"Quiet minds cannot be perplexed or frightened but go on in fortune or misfortune at their own private pace, like a clock during a thunderstorm."
Robert Louis Stevenson (November 13, 1850—December 3, 1894) was a Scottish writer. He wrote essays, novels, short fiction, and poems. He is most remembered for his adventure writing. His most famous works include Treasure Island (1883), Kidnapped (1886), Strange Case of Dr. Jekyll and Mr. Hyde (1886), and The Black Arrow (1888).
Stevenson was born Robert Lewis Balfour Stevenson in Edinburgh, Scotland to Thomas Stevenson and Margaret Isabella Balfour. Stevenson inherited a weak chest from his mother, causing him to be sick often into adulthood. It is said that during his bouts of sickness, his strictly Calvinist nurse, Alison Cunningham, would read him stories and cultivate early anxiety about religion, though the two had a fond relationship with each other.
Though he didn't learn to read until seven or eight, he dictated stories from young age and eventually began to write them. His parents were mostly supportive of his interest, his father paying for the publication of his first story, The Pentland Rising: A Page of History, 1666 (1866), when he was 16.
His health problems meant that he regularly had to take breaks from attending school to study with private tutors. One school he did attend was Edinburgh Academy. (Image source)
In 1867, he began attending the University of Edinburgh to study engineering. Though he had initially intended to follow in the family business, he later switched to studying law. He spent the next few summers traveling, spending much of his time with artists. After he graduated with a law degree, he decided his true calling was to become a writer.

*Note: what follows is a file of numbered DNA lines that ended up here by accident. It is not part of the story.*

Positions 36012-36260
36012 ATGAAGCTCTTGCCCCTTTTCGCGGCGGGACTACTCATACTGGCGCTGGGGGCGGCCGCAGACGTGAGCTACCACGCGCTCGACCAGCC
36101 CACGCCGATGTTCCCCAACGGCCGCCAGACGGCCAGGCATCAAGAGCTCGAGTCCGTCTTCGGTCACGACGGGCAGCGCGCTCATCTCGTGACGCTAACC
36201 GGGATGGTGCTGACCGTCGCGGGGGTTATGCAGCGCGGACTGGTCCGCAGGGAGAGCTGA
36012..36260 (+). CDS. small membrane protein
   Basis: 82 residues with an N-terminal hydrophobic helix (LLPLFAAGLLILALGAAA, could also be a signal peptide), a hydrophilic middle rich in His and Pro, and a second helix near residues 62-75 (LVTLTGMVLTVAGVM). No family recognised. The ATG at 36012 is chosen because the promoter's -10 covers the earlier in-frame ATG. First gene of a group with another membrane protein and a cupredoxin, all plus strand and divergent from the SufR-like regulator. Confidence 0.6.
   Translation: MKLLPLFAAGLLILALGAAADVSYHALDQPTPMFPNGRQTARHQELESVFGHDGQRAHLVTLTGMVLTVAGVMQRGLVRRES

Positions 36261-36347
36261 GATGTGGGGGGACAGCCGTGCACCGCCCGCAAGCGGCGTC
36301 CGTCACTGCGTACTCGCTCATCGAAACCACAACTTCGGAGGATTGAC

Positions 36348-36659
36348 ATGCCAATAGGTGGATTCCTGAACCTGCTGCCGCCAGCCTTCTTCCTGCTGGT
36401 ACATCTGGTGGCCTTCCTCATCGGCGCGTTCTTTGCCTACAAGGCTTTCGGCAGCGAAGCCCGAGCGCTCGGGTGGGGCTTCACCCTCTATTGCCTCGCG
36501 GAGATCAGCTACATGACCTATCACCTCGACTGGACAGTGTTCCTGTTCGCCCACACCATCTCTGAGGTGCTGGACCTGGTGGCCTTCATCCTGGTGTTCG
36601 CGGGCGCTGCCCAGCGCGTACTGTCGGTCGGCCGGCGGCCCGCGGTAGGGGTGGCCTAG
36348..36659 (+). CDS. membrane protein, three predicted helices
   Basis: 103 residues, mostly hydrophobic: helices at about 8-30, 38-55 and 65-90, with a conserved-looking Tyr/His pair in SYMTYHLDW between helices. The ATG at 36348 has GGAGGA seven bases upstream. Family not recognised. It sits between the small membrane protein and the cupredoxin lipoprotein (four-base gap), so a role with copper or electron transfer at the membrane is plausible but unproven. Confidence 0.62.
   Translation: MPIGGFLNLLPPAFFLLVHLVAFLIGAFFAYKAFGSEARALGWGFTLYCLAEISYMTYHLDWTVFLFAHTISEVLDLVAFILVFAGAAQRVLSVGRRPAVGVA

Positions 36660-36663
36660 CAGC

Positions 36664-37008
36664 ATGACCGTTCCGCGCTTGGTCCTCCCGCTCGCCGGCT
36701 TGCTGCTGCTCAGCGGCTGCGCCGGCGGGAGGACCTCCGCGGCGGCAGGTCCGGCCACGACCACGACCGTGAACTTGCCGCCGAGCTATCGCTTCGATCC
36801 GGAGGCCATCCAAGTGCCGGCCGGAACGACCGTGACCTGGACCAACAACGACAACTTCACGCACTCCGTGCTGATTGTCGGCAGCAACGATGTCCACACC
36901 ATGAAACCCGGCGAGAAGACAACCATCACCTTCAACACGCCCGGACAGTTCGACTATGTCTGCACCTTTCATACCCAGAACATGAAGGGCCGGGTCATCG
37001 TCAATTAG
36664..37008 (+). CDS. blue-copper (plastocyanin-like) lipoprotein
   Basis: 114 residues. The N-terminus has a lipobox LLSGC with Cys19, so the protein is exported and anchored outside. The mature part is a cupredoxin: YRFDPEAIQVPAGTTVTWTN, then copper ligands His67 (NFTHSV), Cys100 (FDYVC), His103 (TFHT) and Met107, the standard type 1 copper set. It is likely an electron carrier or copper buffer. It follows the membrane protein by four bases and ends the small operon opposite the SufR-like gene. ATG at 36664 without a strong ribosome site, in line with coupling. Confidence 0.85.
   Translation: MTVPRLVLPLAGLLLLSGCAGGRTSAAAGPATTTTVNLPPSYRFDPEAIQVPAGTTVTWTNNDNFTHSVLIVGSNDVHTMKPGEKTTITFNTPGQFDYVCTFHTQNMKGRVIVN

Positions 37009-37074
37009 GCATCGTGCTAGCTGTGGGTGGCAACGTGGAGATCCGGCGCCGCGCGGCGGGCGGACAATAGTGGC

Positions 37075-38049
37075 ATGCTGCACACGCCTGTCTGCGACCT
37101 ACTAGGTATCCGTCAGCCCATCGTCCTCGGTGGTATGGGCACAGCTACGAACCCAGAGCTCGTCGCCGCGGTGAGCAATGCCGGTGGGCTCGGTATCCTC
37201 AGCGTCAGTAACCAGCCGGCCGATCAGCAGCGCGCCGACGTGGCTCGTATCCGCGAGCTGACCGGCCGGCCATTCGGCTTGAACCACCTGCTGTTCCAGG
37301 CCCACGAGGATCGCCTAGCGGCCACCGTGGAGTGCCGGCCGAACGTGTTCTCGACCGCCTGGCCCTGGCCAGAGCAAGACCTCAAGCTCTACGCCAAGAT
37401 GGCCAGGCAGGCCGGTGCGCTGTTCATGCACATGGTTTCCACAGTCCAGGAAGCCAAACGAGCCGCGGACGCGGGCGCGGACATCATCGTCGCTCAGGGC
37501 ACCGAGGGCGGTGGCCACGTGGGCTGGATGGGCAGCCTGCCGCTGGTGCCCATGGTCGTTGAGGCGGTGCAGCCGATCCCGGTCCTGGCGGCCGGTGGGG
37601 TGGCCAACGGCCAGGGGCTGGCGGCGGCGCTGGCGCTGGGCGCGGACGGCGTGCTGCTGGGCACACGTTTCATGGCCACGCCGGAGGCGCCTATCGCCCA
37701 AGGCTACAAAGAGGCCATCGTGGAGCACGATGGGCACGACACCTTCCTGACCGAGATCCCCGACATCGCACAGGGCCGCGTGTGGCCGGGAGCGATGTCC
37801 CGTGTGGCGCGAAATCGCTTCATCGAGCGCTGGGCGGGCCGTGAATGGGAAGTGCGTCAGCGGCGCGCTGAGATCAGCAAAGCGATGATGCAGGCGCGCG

In 1876, he met Fanny Osborne, a married American woman who had two children. She divorced her husband for Stevenson, and he moved to California to be with her. They remained together until his death.
His first significant work was an account of his travels in An Inland Voyage (1878). He followed with Virginibus Puerisque and Other Papers (1881) and later essays in Travels with a Donkey in the Cevennes (1879). New Arabian Nights (1882) was his first book of short fiction.
The 1880s saw Stevenson confined to his bed as a result of his declining health. During this period, he wrote extensively. His output included what would become his most famous works: Treasure Island (1883), Kidnapped (1886), Strange Case of Dr. Jekyll and Mr. Hyde (1886), and The Black Arrow (1888).
In 1888, Stevenson and his new family left San Francisco, mostly in search of a place that would be suitable for his health. They stopped on many islands, including Hawaii, and eventually settled and built a house on the Samoan islands. Stevenson continued to write and many of his later works are about the Pacific, including The Wrecker (1892), Island Nights' Entertainments (1893), The Ebb-Tide (1894) and In the South Seas (1896). He maintained close ties with many Samoan families and was eventually buried atop Mount Vaea there. (Image source)
- Birthday Date: Thursday, 13 November 2014